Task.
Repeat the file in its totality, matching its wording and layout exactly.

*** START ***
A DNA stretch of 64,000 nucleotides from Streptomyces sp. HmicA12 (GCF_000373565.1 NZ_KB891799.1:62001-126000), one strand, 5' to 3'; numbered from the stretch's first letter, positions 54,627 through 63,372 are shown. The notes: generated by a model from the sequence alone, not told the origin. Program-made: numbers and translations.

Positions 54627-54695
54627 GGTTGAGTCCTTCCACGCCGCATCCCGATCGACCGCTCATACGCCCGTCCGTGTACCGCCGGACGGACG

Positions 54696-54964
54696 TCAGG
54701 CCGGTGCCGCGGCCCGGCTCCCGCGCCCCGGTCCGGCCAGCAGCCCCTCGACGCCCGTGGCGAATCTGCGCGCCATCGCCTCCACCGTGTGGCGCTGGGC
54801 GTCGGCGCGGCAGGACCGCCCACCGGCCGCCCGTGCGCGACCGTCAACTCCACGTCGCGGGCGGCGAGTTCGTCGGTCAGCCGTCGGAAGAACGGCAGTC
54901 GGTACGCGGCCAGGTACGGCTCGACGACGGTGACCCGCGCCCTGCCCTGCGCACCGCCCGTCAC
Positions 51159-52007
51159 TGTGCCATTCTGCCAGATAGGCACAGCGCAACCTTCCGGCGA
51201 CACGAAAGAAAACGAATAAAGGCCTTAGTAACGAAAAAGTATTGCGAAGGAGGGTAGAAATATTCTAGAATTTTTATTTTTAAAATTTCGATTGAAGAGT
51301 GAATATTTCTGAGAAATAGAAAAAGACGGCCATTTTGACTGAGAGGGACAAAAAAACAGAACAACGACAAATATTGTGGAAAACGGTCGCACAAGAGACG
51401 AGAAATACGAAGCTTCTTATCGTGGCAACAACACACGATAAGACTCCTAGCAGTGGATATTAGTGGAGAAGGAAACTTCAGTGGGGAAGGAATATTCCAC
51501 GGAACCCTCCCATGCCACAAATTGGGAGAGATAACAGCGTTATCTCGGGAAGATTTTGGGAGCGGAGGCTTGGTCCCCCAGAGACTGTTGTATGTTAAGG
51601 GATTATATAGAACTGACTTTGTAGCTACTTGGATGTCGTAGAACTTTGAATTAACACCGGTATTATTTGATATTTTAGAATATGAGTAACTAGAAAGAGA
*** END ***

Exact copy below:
A DNA stretch of 64,000 nucleotides from Streptomyces sp. HmicA12 (GCF_000373565.1 NZ_KB891799.1:62001-126000), one strand, 5' to 3'; numbered from the stretch's first letter, positions 54,627 through 63,372 are shown. The notes: generated by a model from the sequence alone, not told the origin. Program-made: numbers and translations.

Positions 54627-54695
54627 GGTTGAGTCCTTCCACGCCGCATCCCGATCGACCGCTCATACGCCCGTCCGTGTACCGCCGGACGGACG

Positions 54696-54964
54696 TCAGG
54701 CCGGTGCCGCGGCCCGGCTCCCGCGCCCCGGTCCGGCCAGCAGCCCCTCGACGCCCGTGGCGAATCTGCGCGCCATCGCCTCCACCGTGTGGCGCTGGGC
54801 GTCGGCGCGGCAGGACCGCCCACCGGCCGCCCGTGCGCGACCGTCAACTCCACGTCGCGGGCGGCGAGTTCGTCGGTCAGCCGTCGGAAGAACGGCAGTC
54901 GGTACGCGGCCAGGTACGGCTCGACGACGGTGACCCGCGCCCTGCCCTGCGCACCGCCCGTCAC
Positions 51159-52007
51159 TGTGCCATTCTGCCAGATAGGCACAGCGCAACCTTCCGGCGA
51201 CACGAAAGAAAACGAATAAAGGCCTTAGTAACGAAAAAGTATTGCGAAGGAGGGTAGAAATATTCTAGAATTTTTATTTTTAAAATTTCGATTGAAGAGT
51301 GAATATTTCTGAGAAATAGAAAAAGACGGCCATTTTGACTGAGAGGGACAAAAAAACAGAACAACGACAAATATTGTGGAAAACGGTCGCACAAGAGACG
51401 AGAAATACGAAGCTTCTTATCGTGGCAACAACACACGATAAGACTCCTAGCAGTGGATATTAGTGGAGAAGGAAACTTCAGTGGGGAAGGAATATTCCAC
51501 GGAACCCTCCCATGCCACAAATTGGGAGAGATAACAGCGTTATCTCGGGAAGATTTTGGGAGCGGAGGCTTGGTCCCCCAGAGACTGTTGTATGTTAAGG
51601 GATTATATAGAACTGACTTTGTAGCTACTTGGATGTCGTAGAACTTTGAATTAACACCGGTATTATTTGATATTTTAGAATATGAGTAACTAGAAAGAGA